Perfection's overrated. Competence is boring. Sloppiness is stupid. In other words, you can quite easily keep writing and re-writing, but the bane of fiction over the last few years has been competent writing. Even an excellent novel like "The Life of Pi" suffers from it's language being prosaic. It's been a while since I read it, but you'll be pushed to find a memorable sentence in the whole book. There's a kind of global style that's the literary equivalent of the transatlantic accent in singing - it's utterly competent, but lacks originality. Kill your darlings, all the courses say. Fair enough. There's purple prose or literary pyrotechnics that add little to a novel or a story, but if you're going to kill your darlings, make sure you don't strangle the life out of the thing. Perfection's overrated, and looks, to my tired eyes, like competence squared. That's no excuse for sloppiness, of course. Novels are full of contradictions (though hopefully not in the plot), and that's why we read the best of them.

Because I write contemporary fiction I don't do much in the way of research, but I am a stickler for authenticity. British novels remain scared of detail, scared of brand names, terrified of proper nouns. A character in a British novel will have a sandwich for lunch, in an American novel, the character will have pastrami on rye, with O.K. sauce. I hate how stories set in the near past tend to use a shorthand of signifiers. There was even a Space Hopper on the lawn in the 70s set movie "Cemetary Junction" - I hope they were just being ironic - in a novel a Space Hopper is generic window-dressing; think of something else; remember something different. If your characters are listening to music/reading books/going to films/using gadgets don't just say Lady Gaga/Dan Brown/Avatar/iPod - you've just created a marketing segment not a flesh and blood character. If in doubt. Then don't.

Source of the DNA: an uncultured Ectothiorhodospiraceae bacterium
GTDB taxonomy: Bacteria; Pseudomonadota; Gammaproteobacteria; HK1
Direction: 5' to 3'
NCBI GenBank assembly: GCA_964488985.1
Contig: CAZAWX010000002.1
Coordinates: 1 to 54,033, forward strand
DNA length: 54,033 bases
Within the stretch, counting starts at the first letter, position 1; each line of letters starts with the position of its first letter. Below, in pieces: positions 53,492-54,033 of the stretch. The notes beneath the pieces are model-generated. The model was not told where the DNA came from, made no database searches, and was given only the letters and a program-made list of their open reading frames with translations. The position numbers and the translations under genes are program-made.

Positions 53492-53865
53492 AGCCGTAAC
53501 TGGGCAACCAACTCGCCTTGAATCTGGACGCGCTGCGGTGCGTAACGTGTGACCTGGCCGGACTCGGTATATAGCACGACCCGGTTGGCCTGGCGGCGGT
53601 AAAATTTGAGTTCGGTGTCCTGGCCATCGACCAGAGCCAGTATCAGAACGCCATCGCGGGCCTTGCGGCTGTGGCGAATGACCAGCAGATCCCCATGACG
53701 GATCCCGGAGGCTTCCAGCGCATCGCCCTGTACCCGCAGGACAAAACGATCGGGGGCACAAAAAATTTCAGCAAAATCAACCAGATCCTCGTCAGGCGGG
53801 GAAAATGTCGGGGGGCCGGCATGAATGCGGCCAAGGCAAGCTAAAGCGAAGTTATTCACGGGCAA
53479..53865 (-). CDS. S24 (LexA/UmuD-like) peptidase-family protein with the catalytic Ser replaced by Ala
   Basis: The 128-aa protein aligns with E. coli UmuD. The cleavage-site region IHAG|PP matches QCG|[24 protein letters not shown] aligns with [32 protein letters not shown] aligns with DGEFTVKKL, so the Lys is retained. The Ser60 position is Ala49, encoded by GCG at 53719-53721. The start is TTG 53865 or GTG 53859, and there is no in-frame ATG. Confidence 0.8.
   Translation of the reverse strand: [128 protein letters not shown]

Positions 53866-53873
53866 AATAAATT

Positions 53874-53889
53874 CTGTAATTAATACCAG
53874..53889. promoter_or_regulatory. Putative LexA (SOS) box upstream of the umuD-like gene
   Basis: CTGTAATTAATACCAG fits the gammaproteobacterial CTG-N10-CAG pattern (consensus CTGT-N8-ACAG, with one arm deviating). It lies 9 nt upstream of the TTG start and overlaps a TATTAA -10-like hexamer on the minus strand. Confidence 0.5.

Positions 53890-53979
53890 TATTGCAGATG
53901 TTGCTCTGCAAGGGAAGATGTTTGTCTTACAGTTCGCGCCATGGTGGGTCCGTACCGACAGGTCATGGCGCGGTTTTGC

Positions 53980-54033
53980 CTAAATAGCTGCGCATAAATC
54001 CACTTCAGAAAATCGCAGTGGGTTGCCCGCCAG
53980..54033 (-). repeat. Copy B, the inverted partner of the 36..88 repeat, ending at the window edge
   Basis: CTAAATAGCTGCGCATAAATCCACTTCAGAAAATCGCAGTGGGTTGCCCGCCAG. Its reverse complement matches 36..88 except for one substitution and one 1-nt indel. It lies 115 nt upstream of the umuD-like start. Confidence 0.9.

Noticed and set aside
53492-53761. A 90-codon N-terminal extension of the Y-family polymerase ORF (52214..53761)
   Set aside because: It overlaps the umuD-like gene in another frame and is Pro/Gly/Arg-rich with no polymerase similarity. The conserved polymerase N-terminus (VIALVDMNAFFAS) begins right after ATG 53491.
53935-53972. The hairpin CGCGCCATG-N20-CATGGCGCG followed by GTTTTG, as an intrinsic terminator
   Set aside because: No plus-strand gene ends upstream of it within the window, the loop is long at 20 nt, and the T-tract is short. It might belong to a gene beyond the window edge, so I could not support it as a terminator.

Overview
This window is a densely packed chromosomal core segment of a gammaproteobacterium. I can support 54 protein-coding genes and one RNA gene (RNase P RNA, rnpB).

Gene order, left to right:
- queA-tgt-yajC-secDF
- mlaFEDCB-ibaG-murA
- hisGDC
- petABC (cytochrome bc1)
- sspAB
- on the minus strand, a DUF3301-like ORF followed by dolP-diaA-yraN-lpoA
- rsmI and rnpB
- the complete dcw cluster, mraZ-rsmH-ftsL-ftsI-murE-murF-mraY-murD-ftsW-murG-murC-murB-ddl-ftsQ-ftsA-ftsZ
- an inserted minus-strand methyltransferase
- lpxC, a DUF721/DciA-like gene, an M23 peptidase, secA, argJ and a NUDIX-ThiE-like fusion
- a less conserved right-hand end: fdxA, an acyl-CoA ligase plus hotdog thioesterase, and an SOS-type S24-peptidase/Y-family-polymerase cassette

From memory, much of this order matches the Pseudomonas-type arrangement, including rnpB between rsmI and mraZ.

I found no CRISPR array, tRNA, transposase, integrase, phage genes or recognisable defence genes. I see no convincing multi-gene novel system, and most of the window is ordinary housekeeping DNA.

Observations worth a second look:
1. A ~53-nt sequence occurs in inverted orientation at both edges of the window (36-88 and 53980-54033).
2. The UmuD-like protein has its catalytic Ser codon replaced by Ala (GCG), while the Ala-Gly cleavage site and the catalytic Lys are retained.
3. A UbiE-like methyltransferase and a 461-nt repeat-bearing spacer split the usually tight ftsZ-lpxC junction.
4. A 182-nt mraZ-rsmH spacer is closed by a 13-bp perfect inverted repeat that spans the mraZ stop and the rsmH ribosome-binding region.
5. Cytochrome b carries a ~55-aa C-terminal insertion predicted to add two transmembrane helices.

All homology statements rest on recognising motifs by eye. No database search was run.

I find settings quite hard. I'm in constant admiration of writers who can move characters swiftly between rooms, locations and place and time. My first novel took place over 24 hours, I've written others that are equally real time: a week, six months etc. If I'm happy describing where they live, I feel I have to describe where they work. Remember "Friends". I don't think we ever saw where Ross lived in the first few series. Did it matter? If your Tolstoy or Georg Eliot you might map out every part of the town or village; but for the rest of us, novels are like film sets - they have a few detailed interiors, and the rest is just a facade, like in the movie "Westworld." (But without the homicidal robots.)

And whatever you do: don't write a long blog post when you were trying to spend a couple of hours on your fiction. That would just be prevaricating.


Tim Love said...

I've never found any particular tips useful, but I guess over the years I've assembled a bag of tactics and strategies that work for me. Most involve reminding myself that there are other ways to do things - other words (thesaurus), other voices (walk in a busy shopping centre), other ways to go from one paragraph to the next (slide or jump or go sideway), other genres, other mixes of genres, other ways to end things, other ways to deal with writers block, other books to read, etc. I still find some "how to write" books useful to remind me of the potential range - I keep lapsing back to stock characters and settings otherwise.

Adrian Slatcher said...

Someone once wrote a novel about a self-help book that actually worked; and I think it's the same with writers' tips. Fun, nonetheless.